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article imageOp-Ed: Water supply — Health considerations for drinking clean water

By Donald Quinn     Oct 24, 2012 in Health
Water is a vital component of our needs. Fears of water contamination are not common in the United States, where by and large we have an excellent clean water supply. Contamination can creep in however, and it pays to be aware of the dangers.
When we thing about health care, one of the last things we ever stop to consider in America is the possibility that we have contaminated water. If we do consider the potential that there are places where water supply may not be the cleanest, in America, we certainly do not associate it with our neighborhoods or suburbs. Contaminated water happens to other people, usually somewhere else.
The truth however, is that it is not just rural communities, or countries far away with little development that have to worry about contaminated water supplies and the potential problems that come with drinking from a source that is contaminated. It is an ongoing problem in every part of the country, with little regard to demographics or locations. The challenge is to understand just how water gets contaminated, what the causes are of this contamination, and most importantly what steps can be taken by the average household to prevent drinking water that is unhealthy.
In school most of us learned about the difference between hard and soft water. Hard water, for those of us who weren't paying attention in chemistry class, has a high mineral content with an especially high amount of calcium and magnesium. Both of these chemicals are required for human consumption, and make up a normal part of our diet. They do need to be consumed in appropriate quantities though which means that exceptionally hard water is not good for our systems, though there have been very few comprehensive studies that have shown more than a weak link between hard water consumption and human diseases. Soft water is water that has been treated or naturally occurs with lesser levels of minerals. Each of these types of water have their own unique challenges and generate their own health concerns when consumed by humans.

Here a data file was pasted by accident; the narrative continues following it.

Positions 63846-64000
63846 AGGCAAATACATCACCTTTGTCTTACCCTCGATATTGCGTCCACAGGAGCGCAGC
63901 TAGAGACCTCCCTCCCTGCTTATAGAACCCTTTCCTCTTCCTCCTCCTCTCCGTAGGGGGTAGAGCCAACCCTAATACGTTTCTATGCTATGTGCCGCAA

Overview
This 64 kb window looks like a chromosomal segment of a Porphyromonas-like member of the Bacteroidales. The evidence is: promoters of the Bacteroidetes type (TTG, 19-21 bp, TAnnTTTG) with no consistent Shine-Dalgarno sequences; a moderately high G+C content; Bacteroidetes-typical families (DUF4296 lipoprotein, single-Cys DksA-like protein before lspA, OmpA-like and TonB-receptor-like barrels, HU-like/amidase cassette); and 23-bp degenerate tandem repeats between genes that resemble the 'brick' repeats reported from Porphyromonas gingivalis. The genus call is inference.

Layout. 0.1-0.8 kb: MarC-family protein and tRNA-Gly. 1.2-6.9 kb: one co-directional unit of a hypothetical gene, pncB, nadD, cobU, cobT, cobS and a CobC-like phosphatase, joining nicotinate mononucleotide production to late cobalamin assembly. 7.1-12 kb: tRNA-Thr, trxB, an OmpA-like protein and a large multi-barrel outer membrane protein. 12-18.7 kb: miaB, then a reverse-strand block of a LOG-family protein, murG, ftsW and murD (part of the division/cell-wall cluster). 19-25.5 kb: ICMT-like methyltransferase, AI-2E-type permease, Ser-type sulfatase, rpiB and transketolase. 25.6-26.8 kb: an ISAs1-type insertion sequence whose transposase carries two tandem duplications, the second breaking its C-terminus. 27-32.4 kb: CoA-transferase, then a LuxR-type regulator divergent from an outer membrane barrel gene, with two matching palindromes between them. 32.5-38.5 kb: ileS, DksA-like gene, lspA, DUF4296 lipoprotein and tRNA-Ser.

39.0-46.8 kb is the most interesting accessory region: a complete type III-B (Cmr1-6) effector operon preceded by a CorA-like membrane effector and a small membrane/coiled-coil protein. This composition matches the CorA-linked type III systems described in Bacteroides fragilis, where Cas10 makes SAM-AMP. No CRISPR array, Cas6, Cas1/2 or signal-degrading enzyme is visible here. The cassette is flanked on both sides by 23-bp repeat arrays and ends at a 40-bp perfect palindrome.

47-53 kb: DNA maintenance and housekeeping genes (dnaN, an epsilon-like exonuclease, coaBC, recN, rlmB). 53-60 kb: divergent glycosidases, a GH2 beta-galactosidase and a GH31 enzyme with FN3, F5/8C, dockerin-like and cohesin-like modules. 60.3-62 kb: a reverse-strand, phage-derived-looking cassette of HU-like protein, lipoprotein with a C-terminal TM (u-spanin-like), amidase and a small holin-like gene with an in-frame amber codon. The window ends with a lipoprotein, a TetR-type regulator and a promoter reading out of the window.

Hard water has been connected to cardiovascular disease in men and hard water with up to 170 milligrams of calcium carbonate per liter. Other studies have shown there to be a relationship between hard water consumption in domestic settings, namely in the home, and the increase in eczema in children. These studies show a weak, but present, relationship between hard water and health challenges. It should be noted though that the World Health Organization has found the evidence in these studies to be inconclusive and is not convinced that there is a direct correlation between hard water consumption.
Soft water has challenges that are even more severe, because it is primarily created by softening hardened water using artificial means. Softened water has a higher than normal amount of sodium content, which is hard on the heart and well above the recommended sodium intake by the American Heart Association for people who require a sodium low diet. Perhaps a more alarming concern with soft water is the fact that soft water tends to leach metals from the pipes of your home, including lead. Homes with soft water will often have a much higher content of metal, especially lead, in their water supply which is then used to cook, as drinking water, and even to make baby bottle formula. Faucets tend to be made of brass and are usually chrome plated, giving them a higher lead content. When soft water flows through these faucets, the initial flow of water (usually cold) has a much higher possibility of containing dangerous levels of lead.
Soft and hard water are only the start of the challenges with drinking water. Water can get contaminated in multiple places. It can get contaminated at the source, which is not usually a challenge for public water supplies which are regularly tested. Water can get contaminated during treatment for hard or soft water, or even while attempting to provide a cleaner water supply. Water can also be contaminated in the home due to rusty pipes or during distribution within the home.